Published on January 11th, 2017 | by The Beige Baron0
Review: Centralstödet x The Myrrors | Ljudkamrater
Fans of freeform psychedelic rock are advised to head over to the Sky Lantern Records website (if you’re in the US) or very soon at Cardinal Fuzz (UK) to preorder the new split 12-inch LP Ljudkamrater featuring The Myrrors and Swedish barnstormers Centralstödet.
There’s a selection of vinyl, cassette, CD, and digital available from early February, but even as of preorder launch day, the more collectible items are looking like selling out fast.
The album premieres brand new material from both bands, including the first studio recordings we’ve heard from Centralstödet in several years, and there’s some genuinely exciting twists in store for listeners.
Centralstödet contributes three tracks to Side A, each radiating the mysterious energy of music composed in the moment. The tactile frequencies of guitar and bass played through powerful vintage amps create an intimate atmosphere as the band stretches up and out of the fuzzy Sabbath grooves they’re best known for and into new territory.
The title of the last track, Vega’s Bodega, gives a hint as to where these new angular, atonal sounds are coming from, the guitar taking on a harder, gritty edge as it spins through walls of fast-pulsing tape delay.
Funky minimal rhythms and textural experiments mesh perfectly with the band’s love of heavy groove — this is possibly Centralstödet’s best work yet.
Flip over to Side B and strap in. The Myrrors unleash two tracks (or rather, two parts of one longer piece) that’s the best-ever material they’ve produced in terms of ambition and execution.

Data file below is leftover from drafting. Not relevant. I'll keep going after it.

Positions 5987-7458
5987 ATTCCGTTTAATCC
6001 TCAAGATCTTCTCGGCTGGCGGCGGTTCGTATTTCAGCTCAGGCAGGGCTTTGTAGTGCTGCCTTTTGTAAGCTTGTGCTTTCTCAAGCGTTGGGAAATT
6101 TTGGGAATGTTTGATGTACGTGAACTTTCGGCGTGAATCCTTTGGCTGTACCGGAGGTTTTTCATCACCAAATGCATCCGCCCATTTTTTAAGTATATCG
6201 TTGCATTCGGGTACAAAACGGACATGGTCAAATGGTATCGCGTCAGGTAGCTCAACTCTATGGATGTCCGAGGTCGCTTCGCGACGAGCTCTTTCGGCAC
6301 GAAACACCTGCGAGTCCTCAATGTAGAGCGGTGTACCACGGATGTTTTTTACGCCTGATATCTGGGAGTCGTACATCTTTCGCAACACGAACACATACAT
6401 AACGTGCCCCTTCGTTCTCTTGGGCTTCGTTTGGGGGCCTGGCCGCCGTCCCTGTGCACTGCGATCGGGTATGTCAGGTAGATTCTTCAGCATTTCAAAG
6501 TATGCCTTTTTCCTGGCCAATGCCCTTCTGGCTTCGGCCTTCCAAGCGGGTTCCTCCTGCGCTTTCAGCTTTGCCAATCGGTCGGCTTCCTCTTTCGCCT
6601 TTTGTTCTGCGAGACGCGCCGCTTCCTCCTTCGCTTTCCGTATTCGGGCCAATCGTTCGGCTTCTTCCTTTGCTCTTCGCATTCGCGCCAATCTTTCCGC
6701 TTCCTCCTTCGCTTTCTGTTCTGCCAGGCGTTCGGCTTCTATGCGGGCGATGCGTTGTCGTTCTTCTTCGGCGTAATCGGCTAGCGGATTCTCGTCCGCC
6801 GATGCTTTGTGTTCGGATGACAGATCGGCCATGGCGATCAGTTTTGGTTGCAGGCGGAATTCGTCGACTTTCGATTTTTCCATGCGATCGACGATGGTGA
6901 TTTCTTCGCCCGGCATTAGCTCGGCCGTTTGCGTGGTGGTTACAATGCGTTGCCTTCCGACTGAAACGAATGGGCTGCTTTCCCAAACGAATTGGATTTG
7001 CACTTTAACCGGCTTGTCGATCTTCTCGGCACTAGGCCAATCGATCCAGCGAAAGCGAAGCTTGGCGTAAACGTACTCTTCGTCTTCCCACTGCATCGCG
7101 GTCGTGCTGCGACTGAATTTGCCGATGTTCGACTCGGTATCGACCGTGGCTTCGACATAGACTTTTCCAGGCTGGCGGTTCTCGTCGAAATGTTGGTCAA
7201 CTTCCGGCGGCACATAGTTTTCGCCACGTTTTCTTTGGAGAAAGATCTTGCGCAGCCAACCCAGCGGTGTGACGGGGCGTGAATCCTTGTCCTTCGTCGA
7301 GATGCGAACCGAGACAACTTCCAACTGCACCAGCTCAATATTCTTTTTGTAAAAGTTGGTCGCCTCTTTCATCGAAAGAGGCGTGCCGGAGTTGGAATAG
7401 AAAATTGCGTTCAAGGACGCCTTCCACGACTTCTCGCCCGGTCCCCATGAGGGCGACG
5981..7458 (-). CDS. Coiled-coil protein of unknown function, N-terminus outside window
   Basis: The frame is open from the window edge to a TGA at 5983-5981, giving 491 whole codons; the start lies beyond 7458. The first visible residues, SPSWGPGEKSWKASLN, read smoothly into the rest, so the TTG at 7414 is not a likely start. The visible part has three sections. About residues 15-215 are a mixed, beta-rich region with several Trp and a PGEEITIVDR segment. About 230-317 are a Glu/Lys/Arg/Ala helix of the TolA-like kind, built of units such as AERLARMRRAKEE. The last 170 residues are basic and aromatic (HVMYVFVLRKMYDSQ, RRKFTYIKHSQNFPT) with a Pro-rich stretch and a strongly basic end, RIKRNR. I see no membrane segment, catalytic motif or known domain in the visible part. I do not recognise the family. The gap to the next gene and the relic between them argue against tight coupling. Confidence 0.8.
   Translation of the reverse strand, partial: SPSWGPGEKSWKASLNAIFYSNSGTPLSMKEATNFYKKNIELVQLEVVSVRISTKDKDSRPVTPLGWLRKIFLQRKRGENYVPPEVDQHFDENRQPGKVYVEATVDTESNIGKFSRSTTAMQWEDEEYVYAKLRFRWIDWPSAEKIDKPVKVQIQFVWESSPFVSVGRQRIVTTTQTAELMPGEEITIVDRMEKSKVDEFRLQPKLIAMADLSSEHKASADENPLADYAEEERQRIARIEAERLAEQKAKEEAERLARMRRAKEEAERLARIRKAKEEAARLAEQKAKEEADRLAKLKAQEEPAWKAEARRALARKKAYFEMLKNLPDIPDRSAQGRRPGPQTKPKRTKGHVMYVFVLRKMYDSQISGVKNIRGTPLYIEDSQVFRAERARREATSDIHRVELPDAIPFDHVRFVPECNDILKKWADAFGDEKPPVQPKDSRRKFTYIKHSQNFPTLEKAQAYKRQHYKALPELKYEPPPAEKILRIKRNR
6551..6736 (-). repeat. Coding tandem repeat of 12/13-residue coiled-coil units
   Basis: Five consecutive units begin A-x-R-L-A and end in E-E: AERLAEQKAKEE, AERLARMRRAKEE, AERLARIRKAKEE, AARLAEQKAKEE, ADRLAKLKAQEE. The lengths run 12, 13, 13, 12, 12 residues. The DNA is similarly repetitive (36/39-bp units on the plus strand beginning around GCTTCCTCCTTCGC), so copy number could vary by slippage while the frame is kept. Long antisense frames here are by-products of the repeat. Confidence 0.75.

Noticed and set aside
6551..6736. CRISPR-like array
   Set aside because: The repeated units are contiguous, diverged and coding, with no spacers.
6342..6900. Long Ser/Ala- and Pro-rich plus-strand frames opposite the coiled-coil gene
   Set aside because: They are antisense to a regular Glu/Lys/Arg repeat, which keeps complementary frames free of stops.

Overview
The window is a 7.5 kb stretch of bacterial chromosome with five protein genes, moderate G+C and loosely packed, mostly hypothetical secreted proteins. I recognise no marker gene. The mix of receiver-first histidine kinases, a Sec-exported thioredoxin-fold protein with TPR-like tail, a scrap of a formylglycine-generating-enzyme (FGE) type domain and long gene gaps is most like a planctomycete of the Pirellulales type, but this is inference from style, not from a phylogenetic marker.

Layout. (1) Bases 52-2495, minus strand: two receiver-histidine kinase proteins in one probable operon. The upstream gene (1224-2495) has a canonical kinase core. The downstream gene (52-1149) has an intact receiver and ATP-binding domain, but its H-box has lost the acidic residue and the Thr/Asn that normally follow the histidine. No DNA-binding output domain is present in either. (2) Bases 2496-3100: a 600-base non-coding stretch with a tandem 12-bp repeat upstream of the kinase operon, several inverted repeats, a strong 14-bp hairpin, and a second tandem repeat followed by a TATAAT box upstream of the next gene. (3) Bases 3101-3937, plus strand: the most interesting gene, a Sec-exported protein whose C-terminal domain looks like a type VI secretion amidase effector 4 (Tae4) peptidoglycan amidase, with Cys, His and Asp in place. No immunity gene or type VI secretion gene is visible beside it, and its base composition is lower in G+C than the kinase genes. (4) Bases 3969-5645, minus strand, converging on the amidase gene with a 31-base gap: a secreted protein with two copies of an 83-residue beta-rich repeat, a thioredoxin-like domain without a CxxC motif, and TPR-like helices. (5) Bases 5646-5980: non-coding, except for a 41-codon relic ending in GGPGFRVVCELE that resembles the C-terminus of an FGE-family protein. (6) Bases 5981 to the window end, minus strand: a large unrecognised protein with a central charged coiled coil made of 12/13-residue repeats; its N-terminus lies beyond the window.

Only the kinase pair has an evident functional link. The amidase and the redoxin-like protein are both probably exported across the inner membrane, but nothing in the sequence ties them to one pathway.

Last year’s Entranced Earth saw The Myrrors achieve near-perfect balance in terms of arranged elements and free improvisation within lush and deeply meditative drones. Here, Rayuela and Night Flower Codex come from the same headspace as Entranced Earth, that is, songs inspired by jams performed live on their European tour.
The next thirteen minutes are like swimming through heaven underwater…
But these two songs have absolutely nailed what they’ve been hinting at for ages. It’s out-and-out kraut perfection: a cacophonous rainforest of flute, viola, tape loops, saxophone, and guitar that cavort and babble exuberantly under a cruisey jazz ride cymbal and sinuous bassline.
You want it to go on forever, but the song slowly descends into the Tony Conrad/Faust vibes of Night Flower Codex, as if God put a finger on the cosmic turntable platter. Shadows fall and the next thirteen minutes are like swimming through heaven underwater.
A remarkable thing, to have two already great bands take such significant steps forward in their sound together on one record, and props go to The Myrrors, whose obvious investment here in creating something special is sure to pay off in rave reviews.
Seriously great music in a beautifully hand-designed sleeve, the Ljudkamrater LP is an ideal introduction to both bands for newcomers and an essential addition for fans of either.